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Mutations of virus do not stymie research

By ZHANG ZHIHAO and WANG XIAOYU | China Daily | Updated: 2020-03-07 03:41

Known mutations of the novel coronavirus have not affected overall progress of drug and vaccine development, and scientists will keep monitoring the virus's evolution and plan research projects accordingly, senior scientists said on Friday.

This week, Chinese scientists announced that they had discovered that the virus had evolved into two major subtypes, and detected 149 mutation points across its genomes. The L subtype, considered more aggressive, is believed to have been more prevalent during the early stages of the outbreak in Wuhan, Hubei province, than its S subtype ancestor, which is relatively more prevalent now.

Zhou Qi, deputy secretary-general of the Chinese Academy of Sciences, said the virus's mutations require further research, and China is conducting a coordinated research effort to evaluate the virus and develop a vaccine.

"All research is under control," he said. "The mutations that we now know have not affected our drug, antibody or vaccine development. We will keep monitoring the mutations the virus generates and plan related research projects accordingly."

Zheng Zhongwei, director of the Development Center for Medical Science and Technology of the National Health Commission, said China has nine ongoing research projects on vaccine development, and some will hopefully enter clinical trials in April.

The five main types of vaccines that China is working on are an inactivated vaccine, recombinant subunit vaccine, adenoviral vector vaccine, live attenuated vaccine and nucleic acid-based vaccine.

Zheng said he had not seen reports of foreign researchers working on an inactivated vaccine, which consists of virus particles that no longer have disease-producing capability. As for the recombinant and vector vaccines, he said both have moved into animal trials and their progress is on par with that of other countries.

For drug development, China has expanded the use of trial drugs and treatments, including plasma transfusion, artificial extracorporeal liver support — often called liver dialysis — and traditional Chinese medicine, said Sun Yanrong, deputy director of the China National Center for Biotechnology Development.

Advanced treatments such as stem cell and monoclonal antibody therapies are also being researched as a way to save patients in critical condition, she added. Chloroquine phosphate has moved from trials to clinical treatment, and no obvious side effects were found in the 285 severely ill patients taking the drug.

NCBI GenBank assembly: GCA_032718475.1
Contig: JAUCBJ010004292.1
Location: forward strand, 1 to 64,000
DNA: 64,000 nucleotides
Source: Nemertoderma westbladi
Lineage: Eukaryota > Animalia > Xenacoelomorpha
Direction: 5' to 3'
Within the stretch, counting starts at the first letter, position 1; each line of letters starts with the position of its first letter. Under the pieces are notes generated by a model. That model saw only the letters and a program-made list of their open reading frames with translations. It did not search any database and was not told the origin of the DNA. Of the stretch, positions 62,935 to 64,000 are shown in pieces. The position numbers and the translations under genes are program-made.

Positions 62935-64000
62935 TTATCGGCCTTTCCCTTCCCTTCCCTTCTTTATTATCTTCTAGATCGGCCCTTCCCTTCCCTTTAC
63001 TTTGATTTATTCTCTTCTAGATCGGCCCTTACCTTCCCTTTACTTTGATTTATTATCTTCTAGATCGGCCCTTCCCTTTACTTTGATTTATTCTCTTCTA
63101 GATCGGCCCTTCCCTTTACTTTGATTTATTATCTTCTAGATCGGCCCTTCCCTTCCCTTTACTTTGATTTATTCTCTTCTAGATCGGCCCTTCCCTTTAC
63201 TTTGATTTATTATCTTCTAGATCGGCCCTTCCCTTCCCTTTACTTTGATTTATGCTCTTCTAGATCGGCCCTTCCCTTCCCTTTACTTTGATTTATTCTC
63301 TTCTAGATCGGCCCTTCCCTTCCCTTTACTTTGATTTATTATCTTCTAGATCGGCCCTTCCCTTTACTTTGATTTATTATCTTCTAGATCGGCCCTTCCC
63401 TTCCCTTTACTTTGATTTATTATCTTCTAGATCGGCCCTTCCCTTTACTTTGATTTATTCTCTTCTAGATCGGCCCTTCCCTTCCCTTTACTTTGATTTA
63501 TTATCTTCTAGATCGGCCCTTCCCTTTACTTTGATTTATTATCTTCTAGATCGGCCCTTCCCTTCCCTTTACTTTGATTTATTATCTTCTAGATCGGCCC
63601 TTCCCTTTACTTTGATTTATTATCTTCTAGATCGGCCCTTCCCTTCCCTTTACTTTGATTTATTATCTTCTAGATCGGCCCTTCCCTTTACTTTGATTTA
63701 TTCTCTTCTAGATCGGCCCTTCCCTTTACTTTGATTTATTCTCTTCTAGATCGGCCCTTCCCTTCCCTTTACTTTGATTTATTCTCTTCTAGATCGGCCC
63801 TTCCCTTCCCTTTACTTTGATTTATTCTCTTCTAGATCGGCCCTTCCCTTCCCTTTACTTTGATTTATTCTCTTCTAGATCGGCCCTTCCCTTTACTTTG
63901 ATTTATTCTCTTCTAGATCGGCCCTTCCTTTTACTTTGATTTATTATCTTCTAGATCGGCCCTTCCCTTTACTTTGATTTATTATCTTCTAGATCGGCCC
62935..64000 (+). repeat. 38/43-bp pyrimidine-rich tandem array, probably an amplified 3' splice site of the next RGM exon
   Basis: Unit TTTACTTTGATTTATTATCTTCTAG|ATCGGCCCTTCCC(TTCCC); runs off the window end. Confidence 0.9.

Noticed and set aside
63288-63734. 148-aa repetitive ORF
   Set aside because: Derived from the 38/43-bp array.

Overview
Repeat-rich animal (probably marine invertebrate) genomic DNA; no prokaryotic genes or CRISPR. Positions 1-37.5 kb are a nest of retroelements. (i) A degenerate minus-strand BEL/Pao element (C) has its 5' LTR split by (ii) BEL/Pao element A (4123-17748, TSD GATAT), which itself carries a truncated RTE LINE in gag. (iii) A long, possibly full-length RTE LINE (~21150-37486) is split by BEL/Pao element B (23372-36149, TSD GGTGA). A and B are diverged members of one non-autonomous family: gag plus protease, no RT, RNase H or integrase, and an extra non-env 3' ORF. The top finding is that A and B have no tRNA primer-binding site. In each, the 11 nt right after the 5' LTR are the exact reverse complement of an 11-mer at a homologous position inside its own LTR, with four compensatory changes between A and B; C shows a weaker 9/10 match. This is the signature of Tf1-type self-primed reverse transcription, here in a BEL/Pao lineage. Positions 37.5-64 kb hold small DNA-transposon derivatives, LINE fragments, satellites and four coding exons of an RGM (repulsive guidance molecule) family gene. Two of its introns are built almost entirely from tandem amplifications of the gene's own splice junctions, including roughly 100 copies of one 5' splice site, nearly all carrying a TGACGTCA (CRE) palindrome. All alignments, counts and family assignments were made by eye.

Scientists have expanded clinical trials for favipiravir — a Japanese antiviral drug that showed promise against the virus in clinical trials in Shenzhen, Guangdong province — to cover patients in Wuhan.

Doctors from hospitals in Beijing and Harbin, Heilongjiang province, are doing clinical trials for stem cell therapy and preliminary results have found the treatment safe and effective, Sun said, adding that its use will be expanded in Wuhan.

Clinical results for artificial liver support show it can significantly reduce the treatment time for critically ill patients and improve their recovery rate, she said.

Tocilizumab, a drug that suppresses overreactions of the immune system, has recently been added to the latest treatment and diagnosis guideline of the National Health Commission. It helps to inhibit a deadly medical condition called a cytokine storm — an overproduction of immune cells that damages healthy tissues — which is also one of the main causes of death for critically ill patients.

Sun said around 272 severely ill patients are being treated with Tocilizumab. The patients came from 14 hospitals in Wuhan, Zhou added. Early clinical data showed that 20 severely or critically ill patients had fevers lowered within a day after receiving the drug, and 19 patients had recovered within two weeks.

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